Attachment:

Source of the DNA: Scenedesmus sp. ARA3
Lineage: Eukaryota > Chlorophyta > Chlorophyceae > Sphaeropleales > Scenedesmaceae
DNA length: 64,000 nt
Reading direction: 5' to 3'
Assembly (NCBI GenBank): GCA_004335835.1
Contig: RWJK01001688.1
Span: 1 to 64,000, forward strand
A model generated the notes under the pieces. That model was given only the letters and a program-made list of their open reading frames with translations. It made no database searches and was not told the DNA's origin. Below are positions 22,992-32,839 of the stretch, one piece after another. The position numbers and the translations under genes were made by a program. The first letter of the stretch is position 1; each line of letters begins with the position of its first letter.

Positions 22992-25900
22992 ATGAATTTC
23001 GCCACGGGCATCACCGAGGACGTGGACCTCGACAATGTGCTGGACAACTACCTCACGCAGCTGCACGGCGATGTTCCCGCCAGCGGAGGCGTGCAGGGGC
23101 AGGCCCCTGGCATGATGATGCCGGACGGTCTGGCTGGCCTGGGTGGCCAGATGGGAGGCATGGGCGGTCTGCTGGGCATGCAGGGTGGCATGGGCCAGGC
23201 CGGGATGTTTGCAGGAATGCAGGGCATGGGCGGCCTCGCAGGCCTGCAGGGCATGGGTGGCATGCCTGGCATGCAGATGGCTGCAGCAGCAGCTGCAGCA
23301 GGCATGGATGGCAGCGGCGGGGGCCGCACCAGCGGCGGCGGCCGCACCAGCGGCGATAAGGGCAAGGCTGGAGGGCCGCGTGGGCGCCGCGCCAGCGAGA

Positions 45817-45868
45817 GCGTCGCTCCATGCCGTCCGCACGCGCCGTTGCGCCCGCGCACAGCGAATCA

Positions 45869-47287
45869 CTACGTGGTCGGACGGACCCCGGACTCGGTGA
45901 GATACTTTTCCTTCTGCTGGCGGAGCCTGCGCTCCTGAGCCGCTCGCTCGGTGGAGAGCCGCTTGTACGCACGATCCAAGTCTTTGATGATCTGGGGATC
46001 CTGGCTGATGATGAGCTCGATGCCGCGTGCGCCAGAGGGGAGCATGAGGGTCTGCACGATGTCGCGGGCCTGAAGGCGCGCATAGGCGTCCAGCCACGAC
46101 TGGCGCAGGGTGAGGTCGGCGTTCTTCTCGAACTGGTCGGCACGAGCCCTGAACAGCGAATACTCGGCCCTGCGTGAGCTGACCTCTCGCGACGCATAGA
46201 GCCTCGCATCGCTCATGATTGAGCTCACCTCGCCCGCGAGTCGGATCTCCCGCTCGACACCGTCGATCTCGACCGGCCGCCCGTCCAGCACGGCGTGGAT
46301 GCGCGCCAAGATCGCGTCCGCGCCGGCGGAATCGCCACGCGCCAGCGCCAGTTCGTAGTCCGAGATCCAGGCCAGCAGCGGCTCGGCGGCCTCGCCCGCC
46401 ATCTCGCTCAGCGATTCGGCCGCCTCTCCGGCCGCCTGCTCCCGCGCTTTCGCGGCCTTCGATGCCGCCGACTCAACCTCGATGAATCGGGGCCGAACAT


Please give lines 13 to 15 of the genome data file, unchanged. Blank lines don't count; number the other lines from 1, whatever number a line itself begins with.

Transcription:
23201 CGGGATGTTTGCAGGAATGCAGGGCATGGGCGGCCTCGCAGGCCTGCAGGGCATGGGTGGCATGCCTGGCATGCAGATGGCTGCAGCAGCAGCTGCAGCA
23301 GGCATGGATGGCAGCGGCGGGGGCCGCACCAGCGGCGGCGGCCGCACCAGCGGCGATAAGGGCAAGGCTGGAGGGCCGCGTGGGCGCCGCGCCAGCGAGA

Positions 45817-45868